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Robert C Byrd EaglesRobert C Byrd High School
One Eagle Way, Clarksburg, WV 26301   |   (304)623-2453   |


Kelly Miller High School Alumni

      This school was named after a gentleman by the name of Kelly Miller, Dean of the College of Arts and Sciences at Harvard University.   The school colors were black and orange.   They were known as the Kelly Miller Yellow Jackets.   The last principal of this school was E. B. Saunders.   He became principal in 1919.   In 1929 the building was expanded to include a gymnasium, swimming pool, large library, more classrooms manual arts workshop, auditorium with a seating capacity of 825 and a first class home economics department. 
      As far as I can remember, they only played a white team in an all star game at the Carmichael Auditorium.   I attended many of their football and basketball games from 1947 until the school closed. When the schools were integrated in 1956, Kelly Miller was then closed.   Principal Saunders was placed as acting principal at Linden Grade School.   Mr. Saunders later retired.   I visited Mr. 
Saunders many times after his retirement and he was kept busy baby sitting a grandchild. 

      This school building has been the location of the central offices for the Harrison County Board of Education since January 1982.  The future of this building is in limbo as the board offices are planning to close Gore Elementary School soon and move their office 
to this location.

      The old Kelly Miller High School was located on Water Street and became the offices of the Board of Education after Harrison County Schools were integrated.   I attended public schools in Clarksburg through 1955 and they were segregated, including athletic teams. There was a football practice field adjacent to WI field that we shared with Kelly Miller. That was as close as we got to racial integration in those years. I remember watching them practice and thinking how much harder they worked out than we did. 
      Even the universities and colleges in WV were mostly but not completely segregated.   Athletics, especially football, probably had as much to do with real integration at the college level as anything else in the 1960's and later.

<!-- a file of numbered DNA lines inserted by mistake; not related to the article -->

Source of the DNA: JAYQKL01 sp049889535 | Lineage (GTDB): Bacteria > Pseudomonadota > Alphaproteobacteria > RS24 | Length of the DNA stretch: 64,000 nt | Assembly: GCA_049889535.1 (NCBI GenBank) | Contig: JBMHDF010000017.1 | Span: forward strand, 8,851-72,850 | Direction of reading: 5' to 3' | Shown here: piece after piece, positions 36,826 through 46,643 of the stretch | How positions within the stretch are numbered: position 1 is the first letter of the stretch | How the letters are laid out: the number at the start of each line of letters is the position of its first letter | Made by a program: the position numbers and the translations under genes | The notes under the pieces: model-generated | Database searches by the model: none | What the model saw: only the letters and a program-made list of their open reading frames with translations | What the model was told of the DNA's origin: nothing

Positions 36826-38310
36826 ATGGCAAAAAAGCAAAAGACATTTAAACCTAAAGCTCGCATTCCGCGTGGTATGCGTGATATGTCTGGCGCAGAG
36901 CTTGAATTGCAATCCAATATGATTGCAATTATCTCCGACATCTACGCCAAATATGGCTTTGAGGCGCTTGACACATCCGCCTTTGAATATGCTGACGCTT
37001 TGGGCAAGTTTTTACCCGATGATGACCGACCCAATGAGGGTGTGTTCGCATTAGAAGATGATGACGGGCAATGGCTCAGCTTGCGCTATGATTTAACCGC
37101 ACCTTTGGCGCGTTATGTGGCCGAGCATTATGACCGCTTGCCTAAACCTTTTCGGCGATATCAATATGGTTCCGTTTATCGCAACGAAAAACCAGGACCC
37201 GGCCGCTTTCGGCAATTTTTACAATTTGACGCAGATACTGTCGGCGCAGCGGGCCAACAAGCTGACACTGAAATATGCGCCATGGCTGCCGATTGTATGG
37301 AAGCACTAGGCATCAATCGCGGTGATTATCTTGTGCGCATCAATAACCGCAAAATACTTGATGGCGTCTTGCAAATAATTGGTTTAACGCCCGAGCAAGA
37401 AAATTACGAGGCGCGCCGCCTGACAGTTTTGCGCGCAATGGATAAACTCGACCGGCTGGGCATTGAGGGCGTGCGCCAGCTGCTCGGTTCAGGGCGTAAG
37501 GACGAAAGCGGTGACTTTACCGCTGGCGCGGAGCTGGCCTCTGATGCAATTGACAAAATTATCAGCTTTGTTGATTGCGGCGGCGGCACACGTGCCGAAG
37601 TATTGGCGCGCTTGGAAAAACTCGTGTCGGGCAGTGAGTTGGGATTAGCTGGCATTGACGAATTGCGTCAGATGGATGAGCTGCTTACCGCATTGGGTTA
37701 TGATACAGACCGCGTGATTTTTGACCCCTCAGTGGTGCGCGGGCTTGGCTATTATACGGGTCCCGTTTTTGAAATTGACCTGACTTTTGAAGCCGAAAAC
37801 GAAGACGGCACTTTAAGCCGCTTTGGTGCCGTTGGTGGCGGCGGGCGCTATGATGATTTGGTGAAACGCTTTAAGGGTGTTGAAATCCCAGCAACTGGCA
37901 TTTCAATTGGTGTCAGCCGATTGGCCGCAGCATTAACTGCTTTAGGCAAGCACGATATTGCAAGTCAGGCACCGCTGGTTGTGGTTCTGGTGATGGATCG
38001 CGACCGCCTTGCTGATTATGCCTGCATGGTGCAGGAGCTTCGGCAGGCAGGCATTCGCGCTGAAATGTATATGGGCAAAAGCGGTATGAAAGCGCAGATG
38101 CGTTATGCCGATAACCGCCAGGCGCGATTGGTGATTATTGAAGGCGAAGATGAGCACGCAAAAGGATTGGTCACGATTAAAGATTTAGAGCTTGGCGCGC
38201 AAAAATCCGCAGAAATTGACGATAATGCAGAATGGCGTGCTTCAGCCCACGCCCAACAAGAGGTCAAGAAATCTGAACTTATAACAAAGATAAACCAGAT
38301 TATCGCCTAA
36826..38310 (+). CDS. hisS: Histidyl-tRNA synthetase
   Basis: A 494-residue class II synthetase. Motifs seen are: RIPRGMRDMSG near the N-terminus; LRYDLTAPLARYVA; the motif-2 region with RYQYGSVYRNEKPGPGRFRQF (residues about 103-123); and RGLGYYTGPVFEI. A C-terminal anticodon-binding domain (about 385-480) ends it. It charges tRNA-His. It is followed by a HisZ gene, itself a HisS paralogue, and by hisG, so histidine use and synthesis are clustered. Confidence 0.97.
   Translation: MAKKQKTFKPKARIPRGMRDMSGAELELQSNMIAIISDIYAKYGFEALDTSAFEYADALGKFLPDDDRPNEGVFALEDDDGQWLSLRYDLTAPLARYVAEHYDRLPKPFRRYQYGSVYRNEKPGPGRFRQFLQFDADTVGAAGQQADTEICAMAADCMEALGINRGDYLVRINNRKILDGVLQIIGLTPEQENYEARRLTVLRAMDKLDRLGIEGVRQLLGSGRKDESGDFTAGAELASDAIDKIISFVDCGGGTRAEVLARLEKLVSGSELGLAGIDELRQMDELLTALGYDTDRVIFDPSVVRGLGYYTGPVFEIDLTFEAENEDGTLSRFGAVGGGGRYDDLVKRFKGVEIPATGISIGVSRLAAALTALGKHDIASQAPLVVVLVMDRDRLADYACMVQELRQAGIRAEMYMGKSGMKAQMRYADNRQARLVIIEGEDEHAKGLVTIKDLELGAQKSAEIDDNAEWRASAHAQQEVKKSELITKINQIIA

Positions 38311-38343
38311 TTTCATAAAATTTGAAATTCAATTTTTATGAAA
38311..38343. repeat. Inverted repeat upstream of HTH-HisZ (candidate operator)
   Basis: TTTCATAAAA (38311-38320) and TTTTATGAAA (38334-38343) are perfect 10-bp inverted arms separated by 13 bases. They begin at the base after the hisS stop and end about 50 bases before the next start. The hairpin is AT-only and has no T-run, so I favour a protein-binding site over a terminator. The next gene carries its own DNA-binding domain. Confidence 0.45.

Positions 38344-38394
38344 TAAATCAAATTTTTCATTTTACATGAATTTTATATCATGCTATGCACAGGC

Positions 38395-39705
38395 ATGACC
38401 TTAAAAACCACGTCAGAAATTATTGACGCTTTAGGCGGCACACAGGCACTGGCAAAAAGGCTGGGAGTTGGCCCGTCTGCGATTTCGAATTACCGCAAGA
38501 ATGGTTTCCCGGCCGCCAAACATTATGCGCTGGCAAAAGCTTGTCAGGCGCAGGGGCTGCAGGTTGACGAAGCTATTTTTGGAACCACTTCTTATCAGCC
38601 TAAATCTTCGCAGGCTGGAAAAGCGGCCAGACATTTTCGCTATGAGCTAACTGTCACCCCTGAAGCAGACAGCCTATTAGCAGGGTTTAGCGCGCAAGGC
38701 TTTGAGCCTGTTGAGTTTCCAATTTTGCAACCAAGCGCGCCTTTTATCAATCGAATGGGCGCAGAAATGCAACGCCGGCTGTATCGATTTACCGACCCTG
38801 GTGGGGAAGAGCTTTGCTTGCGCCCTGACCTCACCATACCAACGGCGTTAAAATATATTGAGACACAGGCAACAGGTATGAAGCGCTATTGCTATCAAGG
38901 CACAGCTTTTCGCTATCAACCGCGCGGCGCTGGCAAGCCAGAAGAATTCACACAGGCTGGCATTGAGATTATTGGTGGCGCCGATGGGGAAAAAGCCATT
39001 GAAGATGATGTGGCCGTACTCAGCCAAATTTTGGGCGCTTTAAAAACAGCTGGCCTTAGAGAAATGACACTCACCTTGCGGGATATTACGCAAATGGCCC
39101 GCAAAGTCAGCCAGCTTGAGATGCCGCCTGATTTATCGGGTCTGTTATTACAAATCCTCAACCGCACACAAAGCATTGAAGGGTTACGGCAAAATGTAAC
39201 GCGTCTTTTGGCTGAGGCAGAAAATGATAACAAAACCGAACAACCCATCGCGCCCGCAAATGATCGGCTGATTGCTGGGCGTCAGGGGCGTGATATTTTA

submitted by: Buzzy Floyd (VHS '56) 

Ever wonder how Kelly Miller got its name? Check out this site---

                                submitted by: Sargent McQuillan (WI '57) 

      Kelly Miller High School was located on Water St. just south of St. John's Italian Catholic Church. Last classes were in 1953/54.   I remember Ernie Holyfield (Guard), Gene Donaldson, and a scatback named Marshall coming out for football in the fall of 1954; all 3 became starters.   Kelly Miller played in an Afro-American league.   I can remember asking my parents for the car to take them home from my house after football practice.   We had walked from Hite field to Wilson Street. Taking the "short cut" (straight up to Chestnut St. from Hite Field) was a bear after practice. 

                                  submitted by: Bob McNutt (WI '55) 

      Kelly Miller: The Class of '55 was still in the era of segregation and Kelly Miller and its surrounding streets were off-limits to most of us and totally unknown.   It was rumored that their principal was the only principal in Harrison County to hold a doctorate in education.   But even before desegregation, small cracks in that wall were being formed. 
      Jack Randolph, the marvelous director of the a cappella choir arranged for an exchange with their choir.   We walked through town to Kelly Miller and were warmly greeted.   Later we were treated to a marvelous concert when they appeared at WI.   We learned more than music in that exchange. We all know who Washington Irving was, but none of us had a clue about Kelly Miller.   He was the first black person to obtain a graduate degree in mathematics.   He became a university professor of math and sociology at a time when it was extremely difficult for African-Americans to do so.   Another crack in that wall of segregation occurred when our class invited a black person to be our commencement speaker. 
      These steps towards integration and understanding were small ones, but our class should be proud that they were taken. 

sbmitted by:Unknown

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